The network receives as input the state, and returns as output three values related to the three actions: move left, move right, move straight. The last layer uses the Softmax function.

Implementation of the Learning module

The most important part of the program is the Deep-Q Learning iteration. In the previous section, the high-level steps were explained. Here you can see how it is implemented (to see the whole code, visit the GitHub repository. EDIT: since I am working on the expansion of this project, the actual implementation in the Github repo might be slightly different. The concept is the same as the implementation below ).

while not game.crash:
            #agent.epsilon is set to give randomness to actions
            agent.epsilon = 80 - counter_games
            #get old state
            state_old = agent.get_state(game, player1, food1)
            #perform random actions based on agent.epsilon, or  choose the action
            if randint(0, 1) < agent.epsilon:
                final_move = to_categorical(randint(0, 2), num_classes=3)
                # predict action based on the old state
                prediction = agent.model.predict(state_old.reshape((1,11)))
                final_move = to_categorical(np.argmax(prediction[0]), num_classes=3)[0]
            #perform new move and get new state
            player1.do_move(final_move, player1.x, player1.y, game, food1, agent)
            state_new = agent.get_state(game, player1, food1)
            #set treward for the new state
            reward = agent.set_reward(player1, game.crash)
            #train short memory base on the new action and state
            agent.train_short_memory(state_old, final_move, reward, state_new, game.crash)
            # store the new data into a long term memory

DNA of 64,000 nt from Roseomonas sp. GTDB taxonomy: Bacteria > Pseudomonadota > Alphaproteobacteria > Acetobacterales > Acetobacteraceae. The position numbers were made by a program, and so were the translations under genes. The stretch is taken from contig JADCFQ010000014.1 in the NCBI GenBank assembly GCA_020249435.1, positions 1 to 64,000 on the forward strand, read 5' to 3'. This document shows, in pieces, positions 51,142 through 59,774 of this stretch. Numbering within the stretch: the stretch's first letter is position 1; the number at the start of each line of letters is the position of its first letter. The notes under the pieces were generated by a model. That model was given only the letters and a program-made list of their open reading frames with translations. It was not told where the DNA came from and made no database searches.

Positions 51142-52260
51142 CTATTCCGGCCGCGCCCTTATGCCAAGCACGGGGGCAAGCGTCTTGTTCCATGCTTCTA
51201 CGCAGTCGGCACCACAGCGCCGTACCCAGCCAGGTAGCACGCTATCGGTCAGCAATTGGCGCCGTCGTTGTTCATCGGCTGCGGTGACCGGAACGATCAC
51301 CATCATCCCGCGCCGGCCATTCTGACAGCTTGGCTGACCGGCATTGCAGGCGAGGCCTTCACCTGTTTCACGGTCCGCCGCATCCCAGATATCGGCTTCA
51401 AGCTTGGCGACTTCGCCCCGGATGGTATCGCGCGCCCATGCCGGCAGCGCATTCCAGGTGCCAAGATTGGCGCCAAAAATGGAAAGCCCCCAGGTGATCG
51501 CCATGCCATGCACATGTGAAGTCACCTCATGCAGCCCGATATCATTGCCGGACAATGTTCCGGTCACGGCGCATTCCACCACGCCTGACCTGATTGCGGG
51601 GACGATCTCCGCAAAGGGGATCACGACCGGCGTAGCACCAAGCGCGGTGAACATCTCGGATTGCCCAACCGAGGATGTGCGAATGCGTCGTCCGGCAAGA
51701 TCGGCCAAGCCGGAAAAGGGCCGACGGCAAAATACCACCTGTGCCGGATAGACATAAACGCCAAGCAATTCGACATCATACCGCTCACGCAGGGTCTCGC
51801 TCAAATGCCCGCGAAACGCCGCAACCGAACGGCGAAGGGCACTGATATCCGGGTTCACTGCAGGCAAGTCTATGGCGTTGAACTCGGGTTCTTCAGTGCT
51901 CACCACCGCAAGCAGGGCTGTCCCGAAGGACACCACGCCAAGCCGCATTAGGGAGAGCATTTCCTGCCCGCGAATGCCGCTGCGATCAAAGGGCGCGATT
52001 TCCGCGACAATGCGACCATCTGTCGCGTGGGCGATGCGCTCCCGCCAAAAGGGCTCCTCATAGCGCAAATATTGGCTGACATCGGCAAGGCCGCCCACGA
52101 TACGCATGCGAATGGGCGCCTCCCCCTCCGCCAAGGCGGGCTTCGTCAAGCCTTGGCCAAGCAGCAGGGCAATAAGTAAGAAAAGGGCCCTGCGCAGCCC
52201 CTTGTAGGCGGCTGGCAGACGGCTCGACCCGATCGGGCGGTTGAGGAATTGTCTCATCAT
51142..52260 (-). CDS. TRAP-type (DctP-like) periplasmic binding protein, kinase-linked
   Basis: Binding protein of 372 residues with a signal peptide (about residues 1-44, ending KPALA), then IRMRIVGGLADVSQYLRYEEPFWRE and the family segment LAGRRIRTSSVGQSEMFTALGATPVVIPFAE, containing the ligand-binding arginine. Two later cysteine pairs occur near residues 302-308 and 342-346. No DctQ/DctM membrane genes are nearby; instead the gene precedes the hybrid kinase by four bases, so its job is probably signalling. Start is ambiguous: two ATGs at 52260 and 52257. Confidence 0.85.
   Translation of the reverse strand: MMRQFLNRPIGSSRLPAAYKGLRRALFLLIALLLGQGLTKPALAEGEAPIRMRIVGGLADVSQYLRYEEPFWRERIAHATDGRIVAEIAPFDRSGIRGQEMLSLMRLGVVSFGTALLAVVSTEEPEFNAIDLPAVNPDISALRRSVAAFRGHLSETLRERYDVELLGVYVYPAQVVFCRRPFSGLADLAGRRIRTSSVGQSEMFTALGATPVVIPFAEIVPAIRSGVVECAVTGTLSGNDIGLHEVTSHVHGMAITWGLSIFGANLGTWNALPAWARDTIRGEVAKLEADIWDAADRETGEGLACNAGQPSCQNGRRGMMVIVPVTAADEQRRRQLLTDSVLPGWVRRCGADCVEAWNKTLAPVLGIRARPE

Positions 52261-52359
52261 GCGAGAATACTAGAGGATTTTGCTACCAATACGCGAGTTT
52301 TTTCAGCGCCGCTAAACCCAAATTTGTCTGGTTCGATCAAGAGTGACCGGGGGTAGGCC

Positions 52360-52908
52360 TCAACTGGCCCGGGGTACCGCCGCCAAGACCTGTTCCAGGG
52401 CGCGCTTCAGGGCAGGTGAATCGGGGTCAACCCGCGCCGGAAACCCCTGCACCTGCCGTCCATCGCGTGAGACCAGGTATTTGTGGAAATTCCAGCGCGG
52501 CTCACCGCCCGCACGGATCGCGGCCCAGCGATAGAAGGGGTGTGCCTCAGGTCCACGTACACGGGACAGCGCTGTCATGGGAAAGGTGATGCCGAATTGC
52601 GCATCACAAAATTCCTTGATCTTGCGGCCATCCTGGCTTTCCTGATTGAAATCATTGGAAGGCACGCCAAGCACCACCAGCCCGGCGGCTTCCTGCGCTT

agent.remember(state_old, final_move, reward, state_new, game.crash)
            record = get_record(game.score, record)

Final results

At the end of the implementation, the AI scores 40 points on average in a 20×20 game board (each fruit eaten rewards one point). The record is 83 points.
To visualize the learning process and how effective the approach of Deep Reinforcement Learning is, I plot scores along with the # of games played. As we can see in the plot below, during the first 50 games the AI scores poorly: less than 10 points on average. This is expected: in this phase, the agent is often taking random actions to explore the board and store in its memory many different states, actions, and rewards. During the last 50 games, the agent is not taking random actions anymore, but it only chooses what to do based on its neural network (its policy).

In only 150 games — less than 5 minutes — the system went from 0 points and no clue whatsoever on the rules to 45 points and a solid strategy!


This example shows how a simple agent can learn the mechanism of a process, in this case the game Snake, in a few minutes and with a few lines of code. I strongly suggest to dive into the code and to try to improve the result. An interesting upgrade might be obtained passing screenshots of the current game for each iteration. In that case, the state could be the RGB information for each pixel. The Deep Q-Learning model can be replaced with a Double Deep Q-learning algorithm, for a more precise convergence.


Comi, M. (2018). How to teach AI to play Games: Deep Reinforcement Learning. Retrived from https://towardsdatascience.com/how-to-teach-an-ai-to-play-games-deep-reinforcement-learning-28f9b920440a